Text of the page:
Same as Fig. 1, except for model run D and compared with data set 1. Model D1 is the model with minimum . The listed parameters are: Wring,1 = (Rout,1Rin,1) /Rin,1 (relative radial width of the inner component), Wgap = Rin,2Rout,1 (radial width of the gap), Rin,i = inner radius of component i, Rout,i = outer radius of component i, hin,i = scale height of component i at its inner radius, ph,i = scale-height power-law index of component i, pΣ,i = surface-density power-law index of component i, τi = midplane optical depth of component i at 2 μm, Mdust,i = dust mass of component i.

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thumbnail Fig. C.4

Same as Fig. 1, except for model run DA and compared with data set 0. Model DA0 is the model with minimum . The listed parameters are similar to those in Fig. C.3.

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thumbnail Fig. C.5

Same as Fig. 1, except for model run E and compared with data set 0. Model E0 is the model with minimum . The listed parameters are similar to those in Fig. C.3.

Open with DEXTER

All Tables

Table 1

Observation log of our VLTI/AMBER observation of HD 144432.

All Figures

thumbnail Fig. 1

Model scanning run A (simple one-component disks), and the model parameters of the best model A1 with minimum , which is calculated by comparing each model with data set 1. a: parameter ranges of model scanning run A, number of tested parameter values (steps) per parameter, and parameters of the best model A1. The listed parameters are: Rin = inner radius of the disk, Rout = outer radius of the disk, hin = scale height at inner radius, ph = scale-height power-law index, pΣ = surface-density power-law index, τ(2 μm) = midplane optical depth at 2 μm, fsmall = fraction of small grains in the dust, fcarbon = fraction of carbon in the dust. b: maps of Model run A. For each subset of parameters, the shown is the lowest value for all combinations with other parameters. For example, for each pair of (Rin, Rout) values, the values for all possible (hin, ph) combinations within the described ranges were compared and the minimum value found is plotted into the map at left panel. c: the dust density distribution of the model, in units of g cm-3. d: K- (left) and N-band (right) model images A1, in units of erg cm-2 s-1 Hz-1. e: NIR and MIR visibilities, and closure phases CP (red dots: observations; black lines: model). The VLTI data are our own data. The data sets 2004 IOTA, 2003 KI, 2007 KI, and 2003 MIDI mentioned in the panels are taken from Monnier et al. (2006, 2005), Eisner et al. (2009), and Leinert et al. (2004), respectively. f: SED (from Leinert et al. 2004). The lines denote the model contributions from different radial regions. The red dots are the observations.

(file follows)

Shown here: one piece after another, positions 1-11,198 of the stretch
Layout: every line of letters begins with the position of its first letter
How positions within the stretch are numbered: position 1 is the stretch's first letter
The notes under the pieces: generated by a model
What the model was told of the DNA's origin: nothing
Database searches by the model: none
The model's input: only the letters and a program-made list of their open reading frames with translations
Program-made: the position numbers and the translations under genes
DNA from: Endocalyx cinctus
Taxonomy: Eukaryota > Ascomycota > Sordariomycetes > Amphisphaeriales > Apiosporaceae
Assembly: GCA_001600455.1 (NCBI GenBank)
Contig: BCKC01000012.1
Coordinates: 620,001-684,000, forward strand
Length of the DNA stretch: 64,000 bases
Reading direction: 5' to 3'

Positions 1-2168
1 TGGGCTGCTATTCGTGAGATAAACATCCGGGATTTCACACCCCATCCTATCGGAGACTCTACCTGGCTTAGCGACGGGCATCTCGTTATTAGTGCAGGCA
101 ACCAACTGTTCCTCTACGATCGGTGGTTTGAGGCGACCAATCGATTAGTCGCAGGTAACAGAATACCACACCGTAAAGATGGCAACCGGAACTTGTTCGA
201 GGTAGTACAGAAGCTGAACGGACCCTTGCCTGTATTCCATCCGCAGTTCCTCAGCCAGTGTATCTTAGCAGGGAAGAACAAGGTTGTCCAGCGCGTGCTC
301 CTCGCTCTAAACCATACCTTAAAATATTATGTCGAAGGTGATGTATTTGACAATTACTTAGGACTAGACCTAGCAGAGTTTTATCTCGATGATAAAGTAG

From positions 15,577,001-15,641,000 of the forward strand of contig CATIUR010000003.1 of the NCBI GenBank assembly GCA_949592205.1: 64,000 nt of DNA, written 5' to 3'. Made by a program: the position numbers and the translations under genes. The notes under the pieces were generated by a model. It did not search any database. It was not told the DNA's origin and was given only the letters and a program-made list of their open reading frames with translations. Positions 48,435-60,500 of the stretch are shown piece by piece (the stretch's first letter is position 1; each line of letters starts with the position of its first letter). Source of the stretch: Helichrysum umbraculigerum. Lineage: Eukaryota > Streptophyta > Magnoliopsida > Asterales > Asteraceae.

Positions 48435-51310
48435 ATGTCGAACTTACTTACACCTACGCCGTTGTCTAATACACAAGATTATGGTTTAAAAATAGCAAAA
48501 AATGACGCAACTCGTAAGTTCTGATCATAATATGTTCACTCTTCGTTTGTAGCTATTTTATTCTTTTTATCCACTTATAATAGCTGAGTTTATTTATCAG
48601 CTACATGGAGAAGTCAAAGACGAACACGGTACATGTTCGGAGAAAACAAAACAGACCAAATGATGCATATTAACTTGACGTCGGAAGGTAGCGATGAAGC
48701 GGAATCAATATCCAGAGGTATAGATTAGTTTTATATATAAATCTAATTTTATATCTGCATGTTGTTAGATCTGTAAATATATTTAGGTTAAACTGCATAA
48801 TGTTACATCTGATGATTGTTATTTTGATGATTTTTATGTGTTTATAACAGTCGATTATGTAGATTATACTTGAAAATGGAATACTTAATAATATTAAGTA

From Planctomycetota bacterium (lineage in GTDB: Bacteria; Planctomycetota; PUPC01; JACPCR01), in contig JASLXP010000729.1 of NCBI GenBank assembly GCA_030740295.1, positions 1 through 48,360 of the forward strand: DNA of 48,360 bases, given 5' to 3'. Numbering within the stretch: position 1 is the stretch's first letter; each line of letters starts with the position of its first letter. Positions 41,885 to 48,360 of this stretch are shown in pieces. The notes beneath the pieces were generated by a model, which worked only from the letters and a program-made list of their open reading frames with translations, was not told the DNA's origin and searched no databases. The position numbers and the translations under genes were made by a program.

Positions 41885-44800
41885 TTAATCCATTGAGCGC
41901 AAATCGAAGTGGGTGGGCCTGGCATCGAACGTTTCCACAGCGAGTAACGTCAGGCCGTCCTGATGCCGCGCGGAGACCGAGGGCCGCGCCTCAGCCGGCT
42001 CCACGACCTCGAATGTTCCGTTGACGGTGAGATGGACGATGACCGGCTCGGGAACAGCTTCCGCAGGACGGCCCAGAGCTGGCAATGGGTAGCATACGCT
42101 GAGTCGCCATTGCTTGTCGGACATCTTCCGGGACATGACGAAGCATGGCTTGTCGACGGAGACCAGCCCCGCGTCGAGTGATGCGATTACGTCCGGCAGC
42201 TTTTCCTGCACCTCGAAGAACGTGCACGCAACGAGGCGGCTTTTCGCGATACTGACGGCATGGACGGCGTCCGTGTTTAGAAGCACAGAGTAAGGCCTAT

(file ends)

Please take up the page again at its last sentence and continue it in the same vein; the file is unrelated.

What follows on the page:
Open with DEXTER
In the text
thumbnail Fig. A.1

Same as Fig. 1, except for model run AS and compared with data set 1. Model AS1 is the model with minimum .

Open with DEXTER
In the text
thumbnail Fig. B.1

Same as Fig. 1, except for model run A and compared with data set 2. Model A2 is the model with minimum .

Open with DEXTER
In the text
thumbnail Fig. B.2

Same as Fig. 1, except for model run B and compared with data set 2. Model B2 is the model with minimum .

Open with DEXTER
In the text
thumbnail Fig. B.3

Same as Fig. 1, except for model run C and compared with data set 2. Model C2 is the model with minimum .

Open with DEXTER
In the text
thumbnail Fig. B.4

Same as Fig. 1, except for model run F and compared with data set 2. Model F2 is the model with minimum .

Open with DEXTER
In the text
thumbnail Fig. B.5

Same as Fig. 1, except for model run FA and compared with data set 2. Model FA2 is the model with minimum .

Open with DEXTER
In the text
thumbnail Fig. B.6

Same as Fig. 1, except for model run FB and compared with data set 2. Model FB2 is the model with minimum .

Open with DEXTER
In the text
thumbnail Fig. C.1

Same as Fig. 1, except for model run B and compared with data set 1. Model B1 is the model with minimum . The listed parameters are: fcurve = curvatureoftheinnerrim, other parameters are same as in Fig. 1.

Open with DEXTER
In the text
thumbnail Fig. C.2

Same as Fig. 1, except for model run C and compared with data set 1. Model C1 is the model with minimum . The listed parameters are: Wrim = non - dimensionalwidthoftheinnerrim, hpuff = additionalscaleheightoftherim, other parameters are same as in Fig. 1.

Open with DEXTER
In the text
thumbnail Fig. C.3

Same as Fig. 1, except for model run D and compared with data set 1. Model D1 is the model with minimum . The listed parameters are: Wring,1 = (Rout,1Rin,1) /Rin,1 (relative radial width of the inner component), Wgap = Rin,2Rout,1 (radial width of the gap), Rin,i = inner radius of component i, Rout,i = outer radius of component i, hin,i = scale height of component i at its inner radius, ph,i = scale-height power-law index of component i, pΣ,i = surface-density power-law index of component i, τi = midplane optical depth of component i at 2 μm, Mdust,i = dust mass of component i.

Open with DEXTER
In the text
thumbnail Fig. C.4

Same as Fig. 1, except for model run DA and compared with data set 0. Model DA0 is the model with minimum . The listed parameters are similar to those in Fig. C.3.

Open with DEXTER
In the text
thumbnail Fig. C.5

Same as Fig. 1, except for model run E and compared with data set 0. Model E0 is the model with minimum . The listed parameters are similar to those in Fig. C.3.

Open with DEXTER
In the text